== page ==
In 2006, Jack Dorsey and his peers put their heads together to create what we now know as Twitter. Dorsey, years later, shared why the name made perfect sense for their product:
[W]e came across the word ‘twitter’, and it was just perfect. The definition was ‘a short burst of inconsequential [read: insignificant] information,’ and ‘chirps from birds’. And that’s exactly what the product was.1
When I saw the company’s CEO refer to Twitter’s original intentions with this kind of nonchalance, I was floored. I certainly don’t think Dorsey expected Twitter to become what it is today, not only in terms of size and popularity. I think even the purpose of Twitter has done an about-face. Everyone is on Twitter with a mission to be affirmed for what they’re saying or selling. Everyone has significant information for the masses to hear. Even the “Follow” and “Retweet” actions are often viewed/used as a vote of support or endorsement, which only furthers users into the mindset that what they have to say is of extreme importance.
Facebook follows a similar line. The etymology stems from its simple purpose: connecting people. It was designed primarily as a connecting tool, helping university students see who is in their class, who shares mutual friends, and so forth. Though they have become the most widely visited social networking site in the world, I would argue that our purpose for Facebook has shifted. Oftentimes the goal of Facebook is no longer to connect, but to exhibit the disconnect between people, groups, sects, and parties. Long gone are the days when family pictures and literal “status updates” were the majority of Facebook feeds. “Status Updates” are now “Opinion Updates,” where we clue in our friends how we feel about a current event. Most of the pictures shared on the site are shared precisely because of their divisive message in nature. Oftentimes satirical or sarcastic, oftentimes offensive, oftentimes not the kind of pictures Facebook was designed to share.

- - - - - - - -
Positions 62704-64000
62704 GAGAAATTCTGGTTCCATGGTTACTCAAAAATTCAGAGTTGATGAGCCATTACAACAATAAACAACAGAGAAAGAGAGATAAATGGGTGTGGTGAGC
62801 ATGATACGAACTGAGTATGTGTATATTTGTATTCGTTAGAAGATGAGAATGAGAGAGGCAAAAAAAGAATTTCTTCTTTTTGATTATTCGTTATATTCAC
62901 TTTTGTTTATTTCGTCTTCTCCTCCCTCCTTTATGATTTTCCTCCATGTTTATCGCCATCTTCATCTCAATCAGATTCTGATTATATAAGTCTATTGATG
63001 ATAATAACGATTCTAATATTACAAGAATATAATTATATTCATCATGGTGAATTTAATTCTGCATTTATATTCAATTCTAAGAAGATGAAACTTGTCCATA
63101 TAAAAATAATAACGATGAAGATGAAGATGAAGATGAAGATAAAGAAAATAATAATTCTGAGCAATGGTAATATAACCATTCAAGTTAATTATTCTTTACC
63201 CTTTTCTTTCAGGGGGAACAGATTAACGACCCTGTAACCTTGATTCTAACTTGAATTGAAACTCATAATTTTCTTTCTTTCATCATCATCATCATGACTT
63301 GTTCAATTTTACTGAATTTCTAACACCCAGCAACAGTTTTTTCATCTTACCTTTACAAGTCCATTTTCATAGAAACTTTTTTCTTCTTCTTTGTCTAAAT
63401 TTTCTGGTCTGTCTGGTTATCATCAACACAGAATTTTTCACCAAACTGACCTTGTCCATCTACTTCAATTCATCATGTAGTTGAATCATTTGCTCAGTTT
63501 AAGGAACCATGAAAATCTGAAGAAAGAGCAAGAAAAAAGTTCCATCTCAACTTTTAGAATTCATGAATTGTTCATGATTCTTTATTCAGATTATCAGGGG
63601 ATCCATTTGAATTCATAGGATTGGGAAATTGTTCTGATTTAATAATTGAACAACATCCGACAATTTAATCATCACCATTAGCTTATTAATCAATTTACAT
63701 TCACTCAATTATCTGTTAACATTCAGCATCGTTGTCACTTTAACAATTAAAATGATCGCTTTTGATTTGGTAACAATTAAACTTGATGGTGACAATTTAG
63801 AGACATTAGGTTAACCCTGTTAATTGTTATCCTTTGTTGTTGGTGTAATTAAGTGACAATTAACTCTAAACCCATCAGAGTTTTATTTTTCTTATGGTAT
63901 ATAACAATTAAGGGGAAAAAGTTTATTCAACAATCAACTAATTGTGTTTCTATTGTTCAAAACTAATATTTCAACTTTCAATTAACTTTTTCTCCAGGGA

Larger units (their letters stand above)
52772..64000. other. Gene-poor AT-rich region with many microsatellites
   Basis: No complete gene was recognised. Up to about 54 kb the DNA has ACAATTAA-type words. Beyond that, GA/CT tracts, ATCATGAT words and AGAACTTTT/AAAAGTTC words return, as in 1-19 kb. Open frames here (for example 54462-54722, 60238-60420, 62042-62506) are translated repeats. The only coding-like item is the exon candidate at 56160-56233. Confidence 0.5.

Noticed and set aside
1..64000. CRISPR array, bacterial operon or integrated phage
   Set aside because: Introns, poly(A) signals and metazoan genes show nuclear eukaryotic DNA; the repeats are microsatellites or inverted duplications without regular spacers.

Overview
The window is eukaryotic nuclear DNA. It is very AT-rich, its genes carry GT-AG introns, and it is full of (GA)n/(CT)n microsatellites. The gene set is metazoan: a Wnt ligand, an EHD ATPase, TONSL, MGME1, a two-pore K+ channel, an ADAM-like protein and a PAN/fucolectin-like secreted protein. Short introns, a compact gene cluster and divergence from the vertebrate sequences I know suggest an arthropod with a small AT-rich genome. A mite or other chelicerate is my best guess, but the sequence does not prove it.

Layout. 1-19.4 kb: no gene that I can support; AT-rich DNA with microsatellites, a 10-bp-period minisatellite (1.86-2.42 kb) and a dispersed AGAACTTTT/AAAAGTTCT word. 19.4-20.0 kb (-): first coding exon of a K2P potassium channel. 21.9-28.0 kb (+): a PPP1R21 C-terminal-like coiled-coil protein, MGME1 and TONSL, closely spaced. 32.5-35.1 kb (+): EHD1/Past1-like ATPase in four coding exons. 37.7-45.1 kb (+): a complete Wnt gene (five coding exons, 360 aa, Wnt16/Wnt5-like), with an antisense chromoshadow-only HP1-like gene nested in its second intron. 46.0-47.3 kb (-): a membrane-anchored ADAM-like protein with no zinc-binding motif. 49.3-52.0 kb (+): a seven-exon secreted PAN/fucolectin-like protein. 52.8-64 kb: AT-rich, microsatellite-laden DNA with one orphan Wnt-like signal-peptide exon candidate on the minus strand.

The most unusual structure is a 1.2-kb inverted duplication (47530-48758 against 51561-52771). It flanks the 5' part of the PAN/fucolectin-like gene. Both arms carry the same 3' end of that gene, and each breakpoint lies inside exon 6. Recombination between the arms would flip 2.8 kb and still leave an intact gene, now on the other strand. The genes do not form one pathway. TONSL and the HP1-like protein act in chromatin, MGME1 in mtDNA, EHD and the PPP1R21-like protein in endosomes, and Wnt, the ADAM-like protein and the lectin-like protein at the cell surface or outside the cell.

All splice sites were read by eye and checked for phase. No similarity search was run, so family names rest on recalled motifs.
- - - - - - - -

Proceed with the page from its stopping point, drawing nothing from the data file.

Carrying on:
What is the end result of these two streams of thinking? “Listen to me. I am againstthis.” This causes a fault-sized divide day in and day out. Pick your topic: Syrian refugees, #BlackLivesMatter, Planned Parenthood, child vaccinations.
In today’s culture, social media is a Coliseum of sorts. Like the famous Rome amphitheater, social media sites have become architecturally designed to create gladiator-like battles between opponents, all while the masses cheer on from the stands. Not only do we want to wage war with our enemies and slaughter them in the public square, but we want the crowd to roar in approval all the while.